Brand New ‘International Dark Sky Park’ Designated in Utah
Dead Horse Point State Park in southwestern Utah has now been designated as the state’s sixth ‘International Dark Sky Park’ (IDSP) and the first state park location to hold the accolade. This means Utah is home to the highest concentration of IDSPs anywhere in the world.
The 5,362-acre park – best known for its use in the iconic final ‘Grand Canyon’ scene in 1991’s Thelma & Louise – boasts vertical cliffs surrounded by canyons carved by ice, water and wind that create a visual masterpiece. Positioned above the canyon walls, it is a spectacular location to see virtually unobstructed views of the night sky with sweeping, 360-degree panoramas.
To gain the designation, the park had to commit to protecting its natural darkness as well as educating residents and visitors on the importance of natural night skies – and it maintains a close partnership with the National Park Service. Night Sky Rangers from both Arches and Canyonlands National Parks join those from Dead Horse each month to present programmes to help further public education.
In 2015, three new IDSP locations – Capitol Reef National Park, Weber County North Fork Park and Canyonlands National Park – were officially recognised, joining two of Utah’s national monuments, Hovenweep and Natural Bridges. The latter became the US’ first official IDSP in 2007.
Thanks to some of the best stargazing experiences anywhere in the world, there are plenty of ways to engage with the heavenly highlights here. These include ranger-led sky-watching excursions in the national parks, as well as a dedicated ‘constellation concierge’ for hire at one of Utah’s largest ski resorts, Deer Valley.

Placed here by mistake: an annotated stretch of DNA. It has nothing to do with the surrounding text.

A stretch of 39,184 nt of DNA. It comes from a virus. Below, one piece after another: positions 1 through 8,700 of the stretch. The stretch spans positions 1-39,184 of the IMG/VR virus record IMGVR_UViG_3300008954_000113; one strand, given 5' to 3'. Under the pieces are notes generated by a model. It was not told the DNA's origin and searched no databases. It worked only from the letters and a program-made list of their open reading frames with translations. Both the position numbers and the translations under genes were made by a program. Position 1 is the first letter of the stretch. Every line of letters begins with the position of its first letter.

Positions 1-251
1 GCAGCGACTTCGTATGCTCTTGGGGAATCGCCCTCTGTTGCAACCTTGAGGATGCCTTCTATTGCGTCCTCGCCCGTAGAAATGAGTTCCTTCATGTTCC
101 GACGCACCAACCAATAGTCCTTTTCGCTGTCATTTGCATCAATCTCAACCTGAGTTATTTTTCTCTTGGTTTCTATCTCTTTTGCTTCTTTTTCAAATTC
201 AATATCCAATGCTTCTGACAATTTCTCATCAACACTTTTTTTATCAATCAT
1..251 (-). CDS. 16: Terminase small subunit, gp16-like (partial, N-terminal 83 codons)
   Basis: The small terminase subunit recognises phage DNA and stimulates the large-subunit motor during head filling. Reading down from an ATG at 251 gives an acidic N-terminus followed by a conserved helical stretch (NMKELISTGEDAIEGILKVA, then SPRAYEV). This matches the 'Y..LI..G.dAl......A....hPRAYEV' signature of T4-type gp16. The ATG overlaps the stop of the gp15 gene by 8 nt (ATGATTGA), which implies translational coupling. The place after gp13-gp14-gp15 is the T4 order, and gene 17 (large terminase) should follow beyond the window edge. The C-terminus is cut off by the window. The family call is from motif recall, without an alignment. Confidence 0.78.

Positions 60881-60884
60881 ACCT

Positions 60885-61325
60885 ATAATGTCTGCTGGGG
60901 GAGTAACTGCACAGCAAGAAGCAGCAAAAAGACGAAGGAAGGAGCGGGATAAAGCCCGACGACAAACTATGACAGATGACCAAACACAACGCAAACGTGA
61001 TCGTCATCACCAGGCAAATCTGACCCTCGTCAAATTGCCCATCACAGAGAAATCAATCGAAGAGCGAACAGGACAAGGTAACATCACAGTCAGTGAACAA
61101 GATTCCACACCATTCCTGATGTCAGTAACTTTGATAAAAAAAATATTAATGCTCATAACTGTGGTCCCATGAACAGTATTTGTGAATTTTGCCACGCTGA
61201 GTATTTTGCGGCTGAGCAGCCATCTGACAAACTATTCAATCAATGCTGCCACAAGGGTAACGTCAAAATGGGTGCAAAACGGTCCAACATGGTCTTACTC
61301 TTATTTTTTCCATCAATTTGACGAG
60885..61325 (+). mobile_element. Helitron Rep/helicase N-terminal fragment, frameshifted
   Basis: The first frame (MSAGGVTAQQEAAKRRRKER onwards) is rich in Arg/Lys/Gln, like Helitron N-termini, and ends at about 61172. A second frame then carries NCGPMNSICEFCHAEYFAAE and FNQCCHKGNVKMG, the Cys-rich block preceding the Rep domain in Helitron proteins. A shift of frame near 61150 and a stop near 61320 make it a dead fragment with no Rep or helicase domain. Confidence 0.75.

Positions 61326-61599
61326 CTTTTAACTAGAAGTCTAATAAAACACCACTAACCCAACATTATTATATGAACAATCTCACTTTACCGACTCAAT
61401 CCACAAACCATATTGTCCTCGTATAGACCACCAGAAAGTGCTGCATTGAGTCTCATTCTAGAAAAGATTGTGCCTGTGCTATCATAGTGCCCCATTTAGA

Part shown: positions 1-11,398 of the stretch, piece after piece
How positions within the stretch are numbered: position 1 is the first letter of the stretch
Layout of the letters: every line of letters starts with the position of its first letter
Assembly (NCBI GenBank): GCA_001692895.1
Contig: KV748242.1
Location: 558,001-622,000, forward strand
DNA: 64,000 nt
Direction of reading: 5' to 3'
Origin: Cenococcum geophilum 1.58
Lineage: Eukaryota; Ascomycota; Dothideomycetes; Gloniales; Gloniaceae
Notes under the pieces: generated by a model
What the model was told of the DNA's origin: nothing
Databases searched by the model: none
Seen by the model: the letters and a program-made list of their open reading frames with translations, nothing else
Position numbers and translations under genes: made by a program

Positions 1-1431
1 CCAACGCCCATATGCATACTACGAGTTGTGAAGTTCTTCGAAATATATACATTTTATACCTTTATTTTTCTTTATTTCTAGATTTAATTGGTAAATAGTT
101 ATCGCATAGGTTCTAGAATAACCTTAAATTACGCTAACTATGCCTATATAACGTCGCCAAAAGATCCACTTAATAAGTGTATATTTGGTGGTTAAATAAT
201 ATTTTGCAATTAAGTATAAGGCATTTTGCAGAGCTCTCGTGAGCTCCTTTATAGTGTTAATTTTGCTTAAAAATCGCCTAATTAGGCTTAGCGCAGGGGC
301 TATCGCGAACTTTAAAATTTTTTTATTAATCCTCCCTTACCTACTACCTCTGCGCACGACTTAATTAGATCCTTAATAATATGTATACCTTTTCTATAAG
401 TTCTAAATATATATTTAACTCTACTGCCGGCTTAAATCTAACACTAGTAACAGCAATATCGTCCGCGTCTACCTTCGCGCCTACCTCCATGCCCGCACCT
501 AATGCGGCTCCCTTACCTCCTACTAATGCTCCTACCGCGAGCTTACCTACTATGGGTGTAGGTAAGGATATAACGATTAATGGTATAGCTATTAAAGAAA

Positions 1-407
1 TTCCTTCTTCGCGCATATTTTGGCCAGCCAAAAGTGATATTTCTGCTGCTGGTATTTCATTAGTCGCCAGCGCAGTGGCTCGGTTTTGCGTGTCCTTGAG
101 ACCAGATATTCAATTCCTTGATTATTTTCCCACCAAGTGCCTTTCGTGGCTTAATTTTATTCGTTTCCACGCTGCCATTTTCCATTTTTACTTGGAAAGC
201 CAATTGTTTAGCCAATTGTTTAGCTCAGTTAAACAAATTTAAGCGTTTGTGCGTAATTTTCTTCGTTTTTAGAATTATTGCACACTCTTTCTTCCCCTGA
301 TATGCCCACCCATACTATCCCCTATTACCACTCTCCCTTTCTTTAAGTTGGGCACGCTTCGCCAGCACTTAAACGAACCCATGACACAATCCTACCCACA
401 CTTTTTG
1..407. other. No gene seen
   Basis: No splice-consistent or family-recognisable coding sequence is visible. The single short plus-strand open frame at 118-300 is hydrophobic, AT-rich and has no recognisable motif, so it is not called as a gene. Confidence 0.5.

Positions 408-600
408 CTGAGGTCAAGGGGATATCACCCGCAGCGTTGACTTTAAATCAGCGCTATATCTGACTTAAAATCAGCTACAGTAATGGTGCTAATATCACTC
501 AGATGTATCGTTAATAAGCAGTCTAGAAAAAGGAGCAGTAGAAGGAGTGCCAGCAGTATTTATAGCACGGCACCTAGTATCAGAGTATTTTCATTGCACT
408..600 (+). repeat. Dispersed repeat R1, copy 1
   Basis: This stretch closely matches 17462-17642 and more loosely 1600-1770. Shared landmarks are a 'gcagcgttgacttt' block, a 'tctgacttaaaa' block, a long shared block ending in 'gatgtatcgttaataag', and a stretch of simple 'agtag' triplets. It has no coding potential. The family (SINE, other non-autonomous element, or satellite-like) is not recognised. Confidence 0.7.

Elsewhere in the state, Robert Redford’s Sundance Mountain Resort offers full moon mountain treks and rides to guests, while sprawling Bryce Canyon National Park plays host to a renowned Astronomy Festival every June.
Becky Johnson, Senior Global Manager for the Utah Office of Tourism, Film & Global Branding, comments: “We are delighted that the classification of Dead Horse Point State Park now means Utah boasts the highest number of International Dark Sky Parks anywhere in the world and we look forward to welcoming visitors this summer to admire our breath-taking scenery day and night.”
Experience Utah’s International Dark Sky Parks: Bon Voyage (0800 316 0194 / bon-voyage.co.uk) has a seven-night fly-drive to Utah from £1,575 per person (saving £95 per person), based on travel in September 2016. The price includes nonstop Delta Air Lines flights from London Heathrow to Salt Lake City, seven nights’ accommodation (three at The Little America Hotel, Salt Lake City and four at the Sunflower Inn, Moab) and car hire for the duration. The price is based on two adults travelling, sharing room only accommodation.
For further information on the International Dark Sky Association, visit www.darksky.org
For additional information on Dead Horse Point State Park, visit www.stateparks.utah.gov/parks/dead-horse
For more information on Utah, visit www.visitutah.com
Note to Editors: To qualify as an IDSP, an area must have “an exceptional or distinguished quality of starry nights and a nocturnal environment that is specifically protected for its scientific, natural, educational, cultural heritage, and/or public enjoyment.”